I was in the Kravet/ Lee Jofa Houston showrooms recently and the color scheme that was repeated in their vignettes caught my eye. The sofas were neutral in mostly linen tones with the accent colors used on the pillows, chairs and ottoman/bench coffee tables. The accent colors were in hues of blue/green and yellow/greens. Perhaps a subtle interpretation of the touted turquoise color for 2010. The shapes were a mix of contemporary with traditional, while the fabric patterns used were more modern, mostly due to scale.
But one vignette at the front of the Lee Jofa showroom particularly caught my attention. The dominate accent color was a magenta… almost mauve… but a fresher take on it. This was mixed with a subtle blue/green colored chevron pattern on the ottoman and additional accent pillows. The bold, large-scale pattern on the chairs injected the modern edge that it needed to keep it from looking dated.
After reading the trend summary by Kravet’s contributing Blogger JP on their blog at inspired.talk… I can certainly see what inspired their displays. The following is taken from JP’s February 4th blog as a recap of the trends seen at the recent Maison & Objet in
Last week the industry’s top names flocked to
Grey was everywhere and in every single booth. This was the grounding color, with all other accents layering over it. It appeared warmer, almost taupe or brownish grey, more so than in years past.
This was the other top trend of the show, linen everywhere! There is definitely a shift happening toward soft, natural textures, including hand woven natural looks and linen on everything from tables to furniture to bedding.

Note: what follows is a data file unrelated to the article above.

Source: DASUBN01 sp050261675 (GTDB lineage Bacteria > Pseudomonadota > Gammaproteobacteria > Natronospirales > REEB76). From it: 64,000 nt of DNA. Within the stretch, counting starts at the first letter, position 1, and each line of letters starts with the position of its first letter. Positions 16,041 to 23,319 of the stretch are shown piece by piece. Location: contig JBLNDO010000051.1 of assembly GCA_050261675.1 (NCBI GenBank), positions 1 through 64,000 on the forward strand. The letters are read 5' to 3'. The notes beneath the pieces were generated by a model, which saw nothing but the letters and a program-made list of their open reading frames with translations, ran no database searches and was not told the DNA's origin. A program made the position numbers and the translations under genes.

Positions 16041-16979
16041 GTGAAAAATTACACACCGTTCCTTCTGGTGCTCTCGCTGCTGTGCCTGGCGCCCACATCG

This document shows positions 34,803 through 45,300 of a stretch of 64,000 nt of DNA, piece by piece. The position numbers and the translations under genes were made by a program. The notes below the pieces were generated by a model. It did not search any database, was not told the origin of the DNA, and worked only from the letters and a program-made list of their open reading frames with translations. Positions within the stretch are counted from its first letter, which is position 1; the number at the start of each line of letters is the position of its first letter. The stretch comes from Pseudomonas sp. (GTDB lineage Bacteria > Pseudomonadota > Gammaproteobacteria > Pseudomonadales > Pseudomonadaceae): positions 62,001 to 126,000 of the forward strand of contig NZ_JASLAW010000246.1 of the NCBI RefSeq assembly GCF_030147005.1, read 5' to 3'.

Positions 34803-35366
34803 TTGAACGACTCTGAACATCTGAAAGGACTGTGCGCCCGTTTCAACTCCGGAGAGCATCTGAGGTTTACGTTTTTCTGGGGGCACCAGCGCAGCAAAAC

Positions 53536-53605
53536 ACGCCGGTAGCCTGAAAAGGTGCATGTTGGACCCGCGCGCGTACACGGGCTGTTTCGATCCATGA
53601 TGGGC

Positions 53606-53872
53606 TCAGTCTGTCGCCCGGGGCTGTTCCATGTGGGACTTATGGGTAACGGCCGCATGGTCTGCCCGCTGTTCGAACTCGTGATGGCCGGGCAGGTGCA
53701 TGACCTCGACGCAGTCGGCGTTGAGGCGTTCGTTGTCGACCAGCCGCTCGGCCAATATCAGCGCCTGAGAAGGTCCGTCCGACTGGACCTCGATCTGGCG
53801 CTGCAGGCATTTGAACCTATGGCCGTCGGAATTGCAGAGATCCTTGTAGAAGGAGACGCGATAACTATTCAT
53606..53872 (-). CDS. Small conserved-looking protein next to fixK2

All manner and style of pink was represented. Lavenders and muted pinks layered well with all of the grey. Hot pink and fuchsia played off of green-cast yellows and reds. Deep burgundies and blueish reds combined with greys and browns. However, the most interesting shade was a new mauve/ lavender. Kim predicts we will definitely see this color again and again, as it’s strong yet understated and a great complement to greys.
Natural Wood Finishes
Not one bit of stained mahogany or traditional wood finishes here! Kim spotted mostly raw and reclaimed natural wood finishes, bleached woods and painted wood case pieces. Even the painted wood pieces had a very grey appearance.
This is a trend that has been gaining momentum for years, and is really making an impact on all different types on fabrics, especially skins and textures. Embossed velvets and leathers remained strongly represented.
Traditional patterns like plaid appeared here in huge scale, making them more of a feature. Scale was less about size and more about impact, with bold patterns, florals and framed damasks. Kim said she is already seeing a trend toward drama through accessories, like pillows, and designers are achieving that through boldness of scale.
Usually the most reserved and hardly a trend, this year stripes appeared in every scale and construction, with the most interesting being the funky and unbalanced patterns and monochromatic iterations.
This trend is still going strong with bold yet soft to the touch kilims, ikats and textures and stripes. Ethnic prints have been modernized and softened, and are being translated into multiple settings.
In years past there was always strong representation from more traditional vendors. This was the first year where the transitional category really took over and began to encompass every niche of design. The renewed interest in art deco and art nouveau blended well with modern and transitional styles, and came across less strict and regimented as in years past.
Based on this report, I don’t think it is too difficult to see the influence of the interest in Belgian design in the overall market… In reference to the Kravet vignettes, is certainly not a case of cut and paste... especially with the wood tones which are dark rather than the greyed woods, but does have many of the characteristics and could easily transition into a country style interior… very countrypolitan!